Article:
At SCHF, we have identified the critical need for philanthropic funding to support paediatric research and we developed a unique approach to how we find and fund research initiatives that often falls outside the traditional sources of funding pathways. We call this approach Greenlight.

The Greenlight process works as a discovery engine and helps us identify high impact, early stage research and innovative ideas, often from the fringes. The process sorts and selects  novel ideas and connects them with donors who are inspired to bring them to  life with their philanthropic support.

We have unearthed and funded 22 research initiatives to date using our Greenlight approach and thanks to philanthropy we are one step closer to finding the cures and treatments that will directly impact and benefit kids health today and in the future.

A researcher in a lab

Greenlight Funded Research Initiatives

A/Professor Aaron Schindeler | Gene Therapy to Cure Brittle Bone Disease

Gene Therapy to Cure Brittle Bone Disease

World-leading breakthrough technology for bone-targeted gene therapy. 

Dr Brendan McMullan | HOMEFREE


HOMEFREE helps children receiving treatment for infections to switch to oral antibiotics, resulting in a reduced hospital stay. 

Dr David Mowat | STOP2


Early treatment in infants with an mTOR inhibitor that aims to cure Tuberous Sclerosois 

Left to Right: Kaustuv Bhattacharya, Kiera Batten, Carolyn Broderick
When Food is Your Greatest Hurdle 
The race to find the best nutrient for children with rare genetic disorders. 
Dr Sandra Cooper
A paradigm shift in the diagnosis of genetic disorders and inherited cancers.
Big Data for Small People
Big Data for Small People
Using Children's Vital Signs to Improve Critical Care.
Addressing the double jeopardy of disadvantage and disability.
The OA Kid's Story
The OA Kid’s Story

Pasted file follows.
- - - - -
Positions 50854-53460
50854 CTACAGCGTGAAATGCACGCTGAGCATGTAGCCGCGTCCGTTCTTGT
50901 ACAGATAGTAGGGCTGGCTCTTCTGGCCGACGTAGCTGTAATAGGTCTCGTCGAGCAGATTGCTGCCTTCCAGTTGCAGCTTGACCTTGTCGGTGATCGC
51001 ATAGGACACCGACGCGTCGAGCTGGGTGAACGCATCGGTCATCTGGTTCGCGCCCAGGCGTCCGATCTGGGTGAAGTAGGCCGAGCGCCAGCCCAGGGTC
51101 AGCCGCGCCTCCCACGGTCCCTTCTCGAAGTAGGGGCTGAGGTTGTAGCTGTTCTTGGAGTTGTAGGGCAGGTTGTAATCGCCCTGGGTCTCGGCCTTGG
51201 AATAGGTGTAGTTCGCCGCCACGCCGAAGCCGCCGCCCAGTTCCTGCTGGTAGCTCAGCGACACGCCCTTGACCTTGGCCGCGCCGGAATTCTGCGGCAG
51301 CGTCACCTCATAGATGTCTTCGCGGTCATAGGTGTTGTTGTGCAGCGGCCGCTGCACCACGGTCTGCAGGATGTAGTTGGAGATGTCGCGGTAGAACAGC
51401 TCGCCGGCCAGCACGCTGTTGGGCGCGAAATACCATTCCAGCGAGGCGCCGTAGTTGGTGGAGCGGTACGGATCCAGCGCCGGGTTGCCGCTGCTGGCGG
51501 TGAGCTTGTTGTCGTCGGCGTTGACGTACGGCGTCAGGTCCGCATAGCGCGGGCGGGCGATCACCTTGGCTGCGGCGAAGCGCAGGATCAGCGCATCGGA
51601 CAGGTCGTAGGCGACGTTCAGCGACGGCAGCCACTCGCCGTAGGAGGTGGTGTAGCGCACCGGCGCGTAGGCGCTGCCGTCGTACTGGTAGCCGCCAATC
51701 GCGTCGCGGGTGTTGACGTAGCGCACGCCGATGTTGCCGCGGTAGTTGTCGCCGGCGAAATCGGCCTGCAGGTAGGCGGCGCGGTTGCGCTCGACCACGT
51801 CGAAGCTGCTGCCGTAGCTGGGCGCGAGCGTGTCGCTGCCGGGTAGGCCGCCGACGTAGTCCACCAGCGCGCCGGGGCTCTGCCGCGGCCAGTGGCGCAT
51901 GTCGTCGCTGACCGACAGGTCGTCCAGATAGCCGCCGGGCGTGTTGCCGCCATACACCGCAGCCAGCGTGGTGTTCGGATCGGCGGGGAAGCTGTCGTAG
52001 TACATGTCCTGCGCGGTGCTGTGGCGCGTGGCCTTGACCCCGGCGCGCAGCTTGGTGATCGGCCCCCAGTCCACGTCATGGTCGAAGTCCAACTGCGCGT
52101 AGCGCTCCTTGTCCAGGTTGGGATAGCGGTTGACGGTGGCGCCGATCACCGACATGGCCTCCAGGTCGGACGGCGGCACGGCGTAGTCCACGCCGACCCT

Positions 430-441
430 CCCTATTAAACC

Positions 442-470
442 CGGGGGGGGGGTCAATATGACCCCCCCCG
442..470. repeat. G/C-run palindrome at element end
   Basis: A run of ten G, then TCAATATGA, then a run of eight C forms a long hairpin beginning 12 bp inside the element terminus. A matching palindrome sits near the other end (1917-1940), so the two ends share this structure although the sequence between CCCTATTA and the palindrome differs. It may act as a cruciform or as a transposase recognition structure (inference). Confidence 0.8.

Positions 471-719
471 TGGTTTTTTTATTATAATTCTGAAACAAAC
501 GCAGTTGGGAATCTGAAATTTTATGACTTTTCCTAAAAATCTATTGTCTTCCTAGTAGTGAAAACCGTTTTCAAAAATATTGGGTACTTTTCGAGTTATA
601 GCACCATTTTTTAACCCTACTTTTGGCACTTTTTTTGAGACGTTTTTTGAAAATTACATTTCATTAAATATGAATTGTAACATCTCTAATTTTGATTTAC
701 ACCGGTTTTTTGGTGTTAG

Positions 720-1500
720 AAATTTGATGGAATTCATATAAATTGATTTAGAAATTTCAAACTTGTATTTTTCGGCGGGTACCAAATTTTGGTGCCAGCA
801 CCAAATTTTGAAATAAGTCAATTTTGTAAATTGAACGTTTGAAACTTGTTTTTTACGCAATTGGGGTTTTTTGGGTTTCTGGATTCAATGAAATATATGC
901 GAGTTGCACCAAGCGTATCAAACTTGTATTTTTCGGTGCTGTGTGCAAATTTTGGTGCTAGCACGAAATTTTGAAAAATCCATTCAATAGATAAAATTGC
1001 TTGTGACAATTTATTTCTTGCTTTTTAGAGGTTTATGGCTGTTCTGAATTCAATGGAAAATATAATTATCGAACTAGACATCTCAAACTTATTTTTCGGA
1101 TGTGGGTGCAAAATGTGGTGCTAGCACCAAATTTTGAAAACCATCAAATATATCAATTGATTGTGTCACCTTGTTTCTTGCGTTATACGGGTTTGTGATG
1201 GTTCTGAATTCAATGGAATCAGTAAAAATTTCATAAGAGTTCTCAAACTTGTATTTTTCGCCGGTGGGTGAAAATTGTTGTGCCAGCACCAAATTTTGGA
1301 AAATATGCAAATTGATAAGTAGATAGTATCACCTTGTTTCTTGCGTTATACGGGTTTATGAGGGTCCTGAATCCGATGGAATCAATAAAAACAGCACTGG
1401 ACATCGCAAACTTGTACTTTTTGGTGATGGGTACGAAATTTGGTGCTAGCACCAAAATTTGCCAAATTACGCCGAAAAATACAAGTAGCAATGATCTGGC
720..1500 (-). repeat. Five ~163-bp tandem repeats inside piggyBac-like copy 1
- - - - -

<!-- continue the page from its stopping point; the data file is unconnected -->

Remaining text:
A story book for children with Oesophageal Atresia “that answers the questions “why am I different?”
The Children’s Hospital at Westmead Phage therapeutics and application in Cystic Fibrosis.
Preventing asthma deaths through effective home monitoring.

TFN Greenlight Crowdfunding Event

In March 2022, we held an inspirational evening of storytelling and first ever crowdfunding event and were inspired by three brilliant frontline paediatric specialists who shared their research-led projects with us and how they plan to change the game for kids’ health.

Our aim was to raise funds to give the green light to kids across Australia so they have the best chance to live their healthiest lives.

In a collective effort, we raised $91,250 to help bring the transformational research projects to life. We are grateful to everyone who joined us and thanks to your generosity, they have been making great progress.

Learn more about the impact of your donations below:
Baby tube feeding

Bringing the joy back to mealtimes for kids who are tube fed with the SuCCEED model of home-based health care

Dr Chris Elliot, specialist in General Paediatrics and Community Child Health

Lauren Hamill, Senior Speech Pathologist

Give Voice

Lauren Hamill, Senior Speech Pathologist (Sydney Children’s Hospital, Randwick) 

Dr Belinda Ratcliffe, Anita Gardner, Dr Michelle Wong, AP David Dossetor

Taking the Westmead Feelings Program online to reach out to autistic kids in rural and regional Australia and beyond

Dr Michelle Wong PhD DCP, Senior Clinical Psychologist at The Children’s Hospital at Westmead

Enquire about Greenlight